This is the sixth and final blog post in a series authored by individuals who received scholarships to attend the 2017 Science Boot Camp held at the University of Massachusetts – Amherst on June 14-16, 2017. Read the first post here, second post here, third post here, forth post here, and fifth post here.
New England Science Boot Camp: Rebooting Ambitions!
I wanted to be a librarian from the age of five or six, which is when I realized that the people lucky enough to spend all day in a giant building full of books also got paid. My understanding of librarianship and my own professional goals have greatly refined since that realization twenty-some years ago, and upon starting my first semester of my MLIS program at Simmons I knew I wanted to work in an academic setting. Beyond that, I wasn’t really sure.
My full-time job influenced my studies right from the beginning. I am an administrative assistant at the University of New Hampshire, shared between the School of Marine Science and Ocean Engineering and Shoals Marine Laboratory. As I delved into the basics of librarianship, I began applying what I learned to my administrative position, and grew more and more curious about the role librarians played in science. When I heard about the scholarship opportunity at the New England Science Boot Camp, I knew I had to apply! I was thrilled to be selected as one of the recipients, and made the drive down to Amherst with great anticipation.
The presentations themselves focused on three main topics: mathematics and statistics, earth sciences, and biomedical sciences. The presenters were all eloquent and clear-spoken. I was impressed by how understandable they made their fields’ subjects and research to laypeople, especially given how difficult it can be to distill a complex scientific topic into a few simple sentences. They were also charming, engaging, and funny—the mathematics and statistics presenters especially! We also had a special presentation about sustainability in UMass Amherst’s dining services, as well as copyright issues and how librarians may be involved in assisting with copyright and open source questions. In the past few weeks since boot camp, I have told many of my friends and family members stories about what I learned, and the incredible research going on in the aforementioned fields.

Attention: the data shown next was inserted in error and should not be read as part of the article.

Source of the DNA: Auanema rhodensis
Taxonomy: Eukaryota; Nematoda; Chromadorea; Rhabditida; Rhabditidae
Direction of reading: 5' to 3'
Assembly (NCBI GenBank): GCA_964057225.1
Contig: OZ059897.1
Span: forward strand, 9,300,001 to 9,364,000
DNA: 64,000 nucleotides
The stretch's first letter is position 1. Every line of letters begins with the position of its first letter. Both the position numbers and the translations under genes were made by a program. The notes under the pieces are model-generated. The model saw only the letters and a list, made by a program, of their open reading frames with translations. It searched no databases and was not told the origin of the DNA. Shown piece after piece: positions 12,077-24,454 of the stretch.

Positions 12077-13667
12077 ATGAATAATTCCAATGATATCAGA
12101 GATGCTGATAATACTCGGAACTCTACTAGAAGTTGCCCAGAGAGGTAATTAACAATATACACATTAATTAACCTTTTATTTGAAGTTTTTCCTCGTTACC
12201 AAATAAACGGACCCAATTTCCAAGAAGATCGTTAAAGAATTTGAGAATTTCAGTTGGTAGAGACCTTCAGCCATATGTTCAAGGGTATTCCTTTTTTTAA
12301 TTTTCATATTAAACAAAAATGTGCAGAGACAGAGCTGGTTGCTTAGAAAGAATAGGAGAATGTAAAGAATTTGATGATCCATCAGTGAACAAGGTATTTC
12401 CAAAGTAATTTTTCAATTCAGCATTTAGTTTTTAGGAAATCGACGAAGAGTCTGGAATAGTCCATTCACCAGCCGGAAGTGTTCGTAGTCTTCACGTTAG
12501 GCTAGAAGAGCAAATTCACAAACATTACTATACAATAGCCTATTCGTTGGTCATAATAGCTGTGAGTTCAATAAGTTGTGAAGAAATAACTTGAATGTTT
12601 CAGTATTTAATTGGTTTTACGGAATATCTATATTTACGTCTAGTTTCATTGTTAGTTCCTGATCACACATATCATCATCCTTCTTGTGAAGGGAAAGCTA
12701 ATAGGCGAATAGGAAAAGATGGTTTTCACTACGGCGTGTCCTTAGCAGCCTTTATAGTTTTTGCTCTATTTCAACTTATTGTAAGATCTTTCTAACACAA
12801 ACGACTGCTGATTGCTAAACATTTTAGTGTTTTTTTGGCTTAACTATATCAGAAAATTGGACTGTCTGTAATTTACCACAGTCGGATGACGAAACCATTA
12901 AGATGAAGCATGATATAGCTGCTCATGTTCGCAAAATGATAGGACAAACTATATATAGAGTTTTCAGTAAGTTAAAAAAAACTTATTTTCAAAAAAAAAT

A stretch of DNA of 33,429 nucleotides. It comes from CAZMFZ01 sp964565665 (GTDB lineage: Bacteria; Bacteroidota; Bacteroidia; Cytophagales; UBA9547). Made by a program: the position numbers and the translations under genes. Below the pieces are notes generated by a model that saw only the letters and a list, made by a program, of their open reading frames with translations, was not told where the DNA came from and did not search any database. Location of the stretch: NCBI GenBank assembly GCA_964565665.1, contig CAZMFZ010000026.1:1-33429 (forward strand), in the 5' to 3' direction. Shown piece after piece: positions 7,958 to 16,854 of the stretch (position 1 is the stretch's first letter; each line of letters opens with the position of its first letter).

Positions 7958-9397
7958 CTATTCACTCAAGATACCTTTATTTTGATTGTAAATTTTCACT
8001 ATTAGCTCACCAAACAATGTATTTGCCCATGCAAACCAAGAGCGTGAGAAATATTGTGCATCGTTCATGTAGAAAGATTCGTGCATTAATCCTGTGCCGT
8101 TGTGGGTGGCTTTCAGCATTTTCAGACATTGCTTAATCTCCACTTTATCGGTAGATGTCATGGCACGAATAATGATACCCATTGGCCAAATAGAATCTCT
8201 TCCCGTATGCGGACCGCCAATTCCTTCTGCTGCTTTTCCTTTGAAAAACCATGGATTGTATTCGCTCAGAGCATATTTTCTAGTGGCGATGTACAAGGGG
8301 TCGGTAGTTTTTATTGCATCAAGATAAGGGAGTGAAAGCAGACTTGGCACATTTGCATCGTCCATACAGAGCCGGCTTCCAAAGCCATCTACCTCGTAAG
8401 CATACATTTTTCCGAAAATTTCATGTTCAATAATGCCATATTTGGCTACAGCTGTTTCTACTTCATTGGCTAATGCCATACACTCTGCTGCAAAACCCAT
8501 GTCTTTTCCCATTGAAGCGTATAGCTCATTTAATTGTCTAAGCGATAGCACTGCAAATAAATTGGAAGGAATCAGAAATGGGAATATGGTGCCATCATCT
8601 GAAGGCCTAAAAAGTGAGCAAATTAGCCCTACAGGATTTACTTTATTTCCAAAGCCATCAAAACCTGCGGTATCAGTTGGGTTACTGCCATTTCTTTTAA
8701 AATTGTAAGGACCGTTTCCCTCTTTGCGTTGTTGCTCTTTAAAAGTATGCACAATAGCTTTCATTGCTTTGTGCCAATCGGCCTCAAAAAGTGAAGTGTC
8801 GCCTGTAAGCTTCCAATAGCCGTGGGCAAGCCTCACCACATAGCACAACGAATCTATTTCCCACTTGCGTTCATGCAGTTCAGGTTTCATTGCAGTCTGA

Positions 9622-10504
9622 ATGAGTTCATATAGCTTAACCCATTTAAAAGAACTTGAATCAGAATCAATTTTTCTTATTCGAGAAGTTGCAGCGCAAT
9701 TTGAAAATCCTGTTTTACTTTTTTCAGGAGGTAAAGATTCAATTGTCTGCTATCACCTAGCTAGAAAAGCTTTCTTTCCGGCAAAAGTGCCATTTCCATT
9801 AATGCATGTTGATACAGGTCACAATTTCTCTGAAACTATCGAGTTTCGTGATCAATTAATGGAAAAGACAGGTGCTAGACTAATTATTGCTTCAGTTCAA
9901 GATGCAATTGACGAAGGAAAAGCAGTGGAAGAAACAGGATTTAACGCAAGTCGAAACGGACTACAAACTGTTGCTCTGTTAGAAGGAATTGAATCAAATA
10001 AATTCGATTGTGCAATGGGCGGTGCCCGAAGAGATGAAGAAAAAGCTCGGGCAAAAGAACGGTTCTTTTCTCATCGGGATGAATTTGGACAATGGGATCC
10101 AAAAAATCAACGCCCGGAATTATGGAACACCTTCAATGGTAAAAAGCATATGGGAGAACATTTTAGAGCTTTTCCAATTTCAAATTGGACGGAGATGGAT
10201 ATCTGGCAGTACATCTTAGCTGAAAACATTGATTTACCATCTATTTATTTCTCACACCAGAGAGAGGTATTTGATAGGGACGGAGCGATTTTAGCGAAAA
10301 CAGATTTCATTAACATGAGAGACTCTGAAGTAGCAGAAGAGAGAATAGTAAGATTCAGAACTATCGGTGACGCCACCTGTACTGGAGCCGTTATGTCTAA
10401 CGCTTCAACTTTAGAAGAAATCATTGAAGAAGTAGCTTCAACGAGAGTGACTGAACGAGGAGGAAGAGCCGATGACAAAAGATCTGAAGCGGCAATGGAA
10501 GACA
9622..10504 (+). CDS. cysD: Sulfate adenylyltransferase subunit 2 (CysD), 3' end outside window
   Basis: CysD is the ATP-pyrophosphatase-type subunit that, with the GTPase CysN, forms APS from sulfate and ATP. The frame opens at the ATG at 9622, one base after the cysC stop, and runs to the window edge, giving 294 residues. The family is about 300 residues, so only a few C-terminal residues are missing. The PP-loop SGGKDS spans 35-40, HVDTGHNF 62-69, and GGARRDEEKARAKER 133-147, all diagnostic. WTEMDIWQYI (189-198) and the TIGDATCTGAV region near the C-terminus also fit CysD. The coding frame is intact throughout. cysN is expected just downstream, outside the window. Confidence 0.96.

Rather than a play-by-play of what the presenters had to say, though, I’d rather place a special emphasis on what made this experience truly wonderful for me: the people. Every single person I spoke to there was truly lovely: intelligent, curious, and passionate about education and librarianship. Everyone shared stories about their lives and their adventures over meals, and swapped book recommendations at every opportunity. Upon learning that I was a student, just about everyone had wonderful professional advice to share, and words of encouragement and support for considering science librarianship. To top it off, I played the best game of Trivial Pursuit I have ever experienced in my life with those wonderful librarians! I have never felt so at home so quickly with a group of strangers.
This experience has changed the course of my future, and that is not an exaggeration. I was curious about becoming a science librarian before, and now I know it’s the path for me. I returned to my administrative assistant position the following Monday with a fresh perspective, even more excited now to be working in a field where I am surrounded by scientists and fascinating research. When friends, family, or coworkers ask how grad school is going, rather than talking about class, I tell them about what I learned at boot camp, the people I met and their passions, and the sheer delight I have now when I consider my future. I know what I want to do with my MLIS degree now, and I am so grateful to have had this opportunity.
—– Samantha Claussen, Graduate Student, Simmons College; Administrative Assistant at the School of Marine Science and Ocean Engineering and Shoals Marine Laboratory at the University of New Hampshire —–
For more about this Science Bootcamp or upcoming events, please visit this year’s website, or contact anyone in the NNLM NER office.